features unavailable on Fedora Core or MacOS X ;-)

    Regards,
    Åukasz Langa
     
    =?UTF-8?B?xYF1a2FzeiBMYW5nYQ==?=, Nov 17, 2006
    #7
  8. Guest

    Åukasz Langa wrote:
    > :
    > > Ok, I built Python 2.5 (same AIX 5.1 machine). With the "for line in
    > > shellOut" loop in, it now takes "only" 7 secs instead of the 11 secs in
    > > python 2.4.3. So, that's better, but still unreasonably slow. And to
    > > answer another's question, I'm using the ksh builtin 'time' command to
    > > time the overall script.
    > >
    > > BTW, I don't think the AIX /bin/sh (actually ksh) is inherently slow.
    > > This naively translated pure shell version of my python test script
    > > completes in .1 secs:
    > >
    > > i=1
    > > while ((i<20))
    > > do ((i+=1))
    > > print next
    > > print "$shellIn" | /bin/sh -c ':' |
    > > while read line
    > > do print $line
    > > done
    > > done
    > >
    > > Has anyone tried this on a true unix box (AIX, HPUX, Solaris, Linux)?
    > > It seems to be functioning differently (and faster) on Windows and OS X
    > > (though I guess at its heard, OS X is essentially unix).
    > >
    > > John.
    > >

    >
    > Linux 2.6.17-1.2142_FC4smp #1 SMP Tue Jul 11 22:57:02 EDT 2006 i686 i686
    > i386 GNU/Linux
    >
    > # <code>
    >
    > import os
    > import timeit
    >
    > def test():
    > for i in xrange(20):
    > (shellIn, shellOut) = os.popen4("/bin/sh -c ':'")
    > print 'next'
    > for line in shellOut:
    > print line
    >
    > print timeit.Timer("test()", "from __main__ import test\nimport
    > os").timeit(1)
    >
    > # </code>
    >
    >
    > This returns in 0.4 seconds. If I time it to do 50 tests, it returns
    > after 20.2 - 20.5 seconds. Even if I substitute the for i in xrange()
    > construct to your sh-like while statement. And all that through a
    > network, with print statements intact. Guess your true Unix box has some
    > features unavailable on Fedora Core or MacOS X ;-)


    Yeah, apparently this is an AIX specific issue - perhaps the python
    implementation of popen4() needs to do something special for AIX?

    I've since tested my script on SunOS 5.9 with Python 2.4.2, and it took
    only about 1.5 sec with or without the second for loop, but without it,
    there were no extra python processes running in the background when the
    main one ends, unlike what I saw on AIX. This might be a clue to
    someone who knows more than I do... any Python gurus out there runnin
    AIX?

    John.
     
    , Nov 17, 2006
    #8
  9. James Antill Guest

    On Fri, 17 Nov 2006 12:39:16 -0800, allenjo5 wrote:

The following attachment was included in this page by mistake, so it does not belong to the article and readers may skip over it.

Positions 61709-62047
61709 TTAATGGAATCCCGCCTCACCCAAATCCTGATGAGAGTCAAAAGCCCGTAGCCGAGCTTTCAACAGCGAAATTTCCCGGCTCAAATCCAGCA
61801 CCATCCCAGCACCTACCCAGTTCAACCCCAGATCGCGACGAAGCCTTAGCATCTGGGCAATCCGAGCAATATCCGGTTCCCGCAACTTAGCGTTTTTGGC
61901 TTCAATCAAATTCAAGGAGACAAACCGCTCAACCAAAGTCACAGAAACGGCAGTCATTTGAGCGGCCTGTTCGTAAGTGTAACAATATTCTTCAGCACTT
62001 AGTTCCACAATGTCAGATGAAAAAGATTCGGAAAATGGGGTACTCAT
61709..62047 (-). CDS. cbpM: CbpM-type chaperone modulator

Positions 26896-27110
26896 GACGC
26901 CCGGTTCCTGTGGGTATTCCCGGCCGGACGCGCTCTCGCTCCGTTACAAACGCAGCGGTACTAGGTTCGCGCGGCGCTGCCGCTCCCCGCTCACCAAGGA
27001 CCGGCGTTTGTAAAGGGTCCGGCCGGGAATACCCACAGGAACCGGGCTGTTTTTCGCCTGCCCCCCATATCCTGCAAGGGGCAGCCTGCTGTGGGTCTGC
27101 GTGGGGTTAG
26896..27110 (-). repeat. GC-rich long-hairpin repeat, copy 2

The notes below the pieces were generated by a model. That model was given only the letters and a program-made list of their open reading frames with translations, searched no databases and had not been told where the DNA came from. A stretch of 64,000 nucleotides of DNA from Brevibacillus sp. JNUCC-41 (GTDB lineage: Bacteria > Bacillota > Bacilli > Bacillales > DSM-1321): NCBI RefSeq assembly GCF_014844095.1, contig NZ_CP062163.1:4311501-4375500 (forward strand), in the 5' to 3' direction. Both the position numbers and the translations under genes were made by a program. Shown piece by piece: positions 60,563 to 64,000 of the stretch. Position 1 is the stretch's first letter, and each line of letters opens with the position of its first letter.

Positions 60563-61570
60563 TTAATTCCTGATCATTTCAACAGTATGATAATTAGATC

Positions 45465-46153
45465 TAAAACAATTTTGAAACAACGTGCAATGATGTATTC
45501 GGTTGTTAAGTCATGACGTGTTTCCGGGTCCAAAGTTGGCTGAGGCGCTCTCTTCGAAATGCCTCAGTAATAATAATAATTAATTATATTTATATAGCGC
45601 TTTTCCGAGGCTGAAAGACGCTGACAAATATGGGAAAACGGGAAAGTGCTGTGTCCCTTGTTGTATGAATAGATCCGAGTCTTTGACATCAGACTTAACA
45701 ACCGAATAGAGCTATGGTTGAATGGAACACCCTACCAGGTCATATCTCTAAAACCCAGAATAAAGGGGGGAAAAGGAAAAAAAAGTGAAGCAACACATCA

>> :
    >> > Ok, I built Python 2.5 (same AIX 5.1 machine). With the "for line in
    >> > shellOut" loop in, it now takes "only" 7 secs instead of the 11 secs in
    >> > python 2.4.3. So, that's better, but still unreasonably slow. And to
    >> > answer another's question, I'm using the ksh builtin 'time' command to
    >> > time the overall script.
    >> >
    >> > BTW, I don't think the AIX /bin/sh (actually ksh) is inherently slow.
    >> > This naively translated pure shell version of my python test script
    >> > completes in .1 secs:
    >> >
    >> > i=1
    >> > while ((i<20))
    >> > do ((i+=1))
    >> > print next
    >> > print "$shellIn" | /bin/sh -c ':' |
    >> > while read line
    >> > do print $line
    >> > done
    >> > done

    >>

    > Yeah, apparently this is an AIX specific issue - perhaps the python
    > implementation of popen4() needs to do something special for AIX?


    This seems likely a more general issue, rather than just a python issue
    (although the huge speed up from moving to 2.5.x). A
    couple of things I'd try:

    1. Split the spawn/IO apart, twenty procs. should be fine.
    2. Try making the pipe buffer size bigger (optional third argument to
    os.popen4).
    3. Note that you might well be spawning three processes, and
    are definitely doing two shells. Any shell init. slowness is going to be
    none fun. Use an array to run /bin/true, and time that.

    --
    James Antill --
    http://www.and.org/and-httpd/ -- $2,000 security guarantee
    http://www.and.org/vstr/
     
    James Antill, Nov 20, 2006
    #9
  10. Guest

    James Antill wrote:
    > On Fri, 17 Nov 2006 12:39:16 -0800, allenjo5 wrote:
    >
    > >> :
    > >> > Ok, I built Python 2.5 (same AIX 5.1 machine). With the "for line in
    > >> > shellOut" loop in, it now takes "only" 7 secs instead of the 11 secs in
    > >> > python 2.4.3. So, that's better, but still unreasonably slow. And to
    > >> > answer another's question, I'm using the ksh builtin 'time' command to
    > >> > time the overall script.
    > >> >
    > >> > BTW, I don't think the AIX /bin/sh (actually ksh) is inherently slow.
    > >> > This naively translated pure shell version of my python test script
    > >> > completes in .1 secs:
    > >> >
    > >> > i=1
    > >> > while ((i<20))
    > >> > do ((i+=1))